which I can’t do on my deck or in the middle of a field.)
I can take my KBs here, I can take them there…
In a box with a fox. On a train, on a plane…
I can use them anywhere, Sam-I-Am!
(Apologies to Dr. Seuss)
When I hurt my back in 2002, besides the immediate effects,
like not being able to bend over or take a deep breath,
there were some other, long lasting issues.
For example, the hip injuries, which I’m 99% certain
came from a complete loss of reflexive core stability
and an over-reliance on feed-forward, high-tension
At a certain point in 2006, I couldn’t even bend my knees
without excruciating knee pain.
The ONLY things I could do to load my lower body was
the single KB exercises – primarily the ballistics.
What I didn’t know then that I know now is that 1 arm KB
work increases your reflexive stability, your strength
(2H and doubles work does too… More on that some other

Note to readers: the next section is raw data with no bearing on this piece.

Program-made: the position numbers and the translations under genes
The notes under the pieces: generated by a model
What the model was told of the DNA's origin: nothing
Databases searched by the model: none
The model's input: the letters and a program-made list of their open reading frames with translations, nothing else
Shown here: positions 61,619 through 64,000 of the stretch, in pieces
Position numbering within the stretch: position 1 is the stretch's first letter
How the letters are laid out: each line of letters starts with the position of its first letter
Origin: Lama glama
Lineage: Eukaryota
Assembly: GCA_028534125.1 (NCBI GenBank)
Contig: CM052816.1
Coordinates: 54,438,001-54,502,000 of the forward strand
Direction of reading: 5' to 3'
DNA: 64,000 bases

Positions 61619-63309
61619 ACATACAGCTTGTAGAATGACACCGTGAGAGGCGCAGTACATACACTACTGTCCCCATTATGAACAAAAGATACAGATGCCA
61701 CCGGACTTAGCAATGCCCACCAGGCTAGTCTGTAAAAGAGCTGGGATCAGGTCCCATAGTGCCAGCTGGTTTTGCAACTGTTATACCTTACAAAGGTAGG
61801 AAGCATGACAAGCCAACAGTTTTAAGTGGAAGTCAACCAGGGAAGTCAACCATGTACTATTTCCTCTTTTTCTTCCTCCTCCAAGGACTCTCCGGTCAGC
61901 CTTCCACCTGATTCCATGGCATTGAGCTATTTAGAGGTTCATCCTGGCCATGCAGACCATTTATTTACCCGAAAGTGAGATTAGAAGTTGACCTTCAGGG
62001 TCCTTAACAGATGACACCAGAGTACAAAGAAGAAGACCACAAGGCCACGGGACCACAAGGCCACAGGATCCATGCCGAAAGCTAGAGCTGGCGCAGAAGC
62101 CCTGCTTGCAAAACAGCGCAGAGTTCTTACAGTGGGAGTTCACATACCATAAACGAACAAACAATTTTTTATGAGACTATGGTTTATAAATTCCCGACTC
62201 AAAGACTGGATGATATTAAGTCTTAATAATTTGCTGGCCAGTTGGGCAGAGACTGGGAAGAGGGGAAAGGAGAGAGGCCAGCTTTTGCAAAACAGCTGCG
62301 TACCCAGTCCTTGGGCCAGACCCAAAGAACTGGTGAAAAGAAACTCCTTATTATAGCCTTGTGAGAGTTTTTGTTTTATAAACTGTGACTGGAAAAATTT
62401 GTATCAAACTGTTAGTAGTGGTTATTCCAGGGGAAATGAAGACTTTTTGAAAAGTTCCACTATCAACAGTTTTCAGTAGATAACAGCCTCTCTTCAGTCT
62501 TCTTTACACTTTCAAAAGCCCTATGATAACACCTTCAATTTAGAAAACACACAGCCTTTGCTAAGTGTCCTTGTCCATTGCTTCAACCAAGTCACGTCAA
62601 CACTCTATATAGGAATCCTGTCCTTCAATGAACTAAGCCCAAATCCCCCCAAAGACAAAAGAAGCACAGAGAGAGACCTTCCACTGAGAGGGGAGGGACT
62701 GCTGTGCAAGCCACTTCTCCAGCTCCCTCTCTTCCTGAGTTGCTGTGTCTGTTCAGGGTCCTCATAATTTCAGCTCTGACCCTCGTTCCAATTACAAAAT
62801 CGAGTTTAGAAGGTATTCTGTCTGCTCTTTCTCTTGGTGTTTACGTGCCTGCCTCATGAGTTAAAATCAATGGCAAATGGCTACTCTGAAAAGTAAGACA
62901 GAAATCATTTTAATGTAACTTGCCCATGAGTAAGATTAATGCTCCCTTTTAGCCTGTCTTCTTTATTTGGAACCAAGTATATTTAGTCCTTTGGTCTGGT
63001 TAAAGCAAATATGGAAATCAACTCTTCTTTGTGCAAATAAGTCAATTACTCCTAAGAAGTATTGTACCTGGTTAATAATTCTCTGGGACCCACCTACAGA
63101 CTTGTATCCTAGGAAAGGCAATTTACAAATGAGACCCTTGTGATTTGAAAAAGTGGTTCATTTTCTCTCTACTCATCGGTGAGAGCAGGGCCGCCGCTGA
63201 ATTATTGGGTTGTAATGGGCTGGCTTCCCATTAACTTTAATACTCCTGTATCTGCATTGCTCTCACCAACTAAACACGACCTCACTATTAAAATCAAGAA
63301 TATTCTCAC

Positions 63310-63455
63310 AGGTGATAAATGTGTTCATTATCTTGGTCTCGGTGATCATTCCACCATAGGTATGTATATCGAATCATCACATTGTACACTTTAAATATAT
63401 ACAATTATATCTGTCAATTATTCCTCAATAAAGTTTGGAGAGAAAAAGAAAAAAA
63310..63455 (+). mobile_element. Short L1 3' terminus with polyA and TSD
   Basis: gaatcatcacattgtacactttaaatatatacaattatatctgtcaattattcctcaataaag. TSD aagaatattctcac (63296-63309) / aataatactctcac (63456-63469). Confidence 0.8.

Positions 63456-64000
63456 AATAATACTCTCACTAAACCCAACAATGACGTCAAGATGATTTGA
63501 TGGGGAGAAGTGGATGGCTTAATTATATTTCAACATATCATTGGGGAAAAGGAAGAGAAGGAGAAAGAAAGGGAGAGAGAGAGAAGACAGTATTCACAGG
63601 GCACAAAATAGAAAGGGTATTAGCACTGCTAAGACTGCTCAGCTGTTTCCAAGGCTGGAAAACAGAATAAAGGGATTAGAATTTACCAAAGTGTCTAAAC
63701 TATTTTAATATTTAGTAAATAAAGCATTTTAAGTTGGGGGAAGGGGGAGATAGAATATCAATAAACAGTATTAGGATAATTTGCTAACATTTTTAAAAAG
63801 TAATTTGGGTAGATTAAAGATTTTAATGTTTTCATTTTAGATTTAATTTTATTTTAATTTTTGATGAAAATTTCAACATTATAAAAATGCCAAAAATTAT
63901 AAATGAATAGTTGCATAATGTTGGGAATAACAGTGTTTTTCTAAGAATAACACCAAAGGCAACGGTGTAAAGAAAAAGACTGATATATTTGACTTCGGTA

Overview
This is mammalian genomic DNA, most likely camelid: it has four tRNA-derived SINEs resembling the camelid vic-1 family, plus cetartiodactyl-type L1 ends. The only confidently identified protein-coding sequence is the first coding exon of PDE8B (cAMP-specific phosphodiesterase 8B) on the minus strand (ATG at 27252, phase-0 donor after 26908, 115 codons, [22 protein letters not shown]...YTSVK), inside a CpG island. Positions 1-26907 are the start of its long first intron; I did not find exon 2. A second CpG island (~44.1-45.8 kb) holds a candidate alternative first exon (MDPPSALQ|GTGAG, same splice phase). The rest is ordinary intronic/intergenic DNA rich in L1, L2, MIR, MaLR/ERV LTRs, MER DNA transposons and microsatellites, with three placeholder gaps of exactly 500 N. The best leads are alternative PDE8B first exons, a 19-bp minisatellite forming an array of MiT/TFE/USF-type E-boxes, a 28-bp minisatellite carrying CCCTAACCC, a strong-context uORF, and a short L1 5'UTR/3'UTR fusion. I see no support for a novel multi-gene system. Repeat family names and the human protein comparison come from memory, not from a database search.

So I was able to start rehabbing my back and my hips
and getting myself out of the hole I’d created.
In fact, I was able to keep my sanity.
I’m not the only one.
There are TONS – literally hundreds, if not thousands of
stories about hard-charging, high-mileage folks who have
rehabbed shoulders, lower backs, knees, whatever, using
ye olde kettlebells.
Shoot, even my wife, a physical therapist (and RKC at one
time), used them with a good majority of her patients.
There’s power in that little black ball with a handle on
And I’m not just talking about the KB itself.
Sure, you can leave it out in the rain, kick it (not a good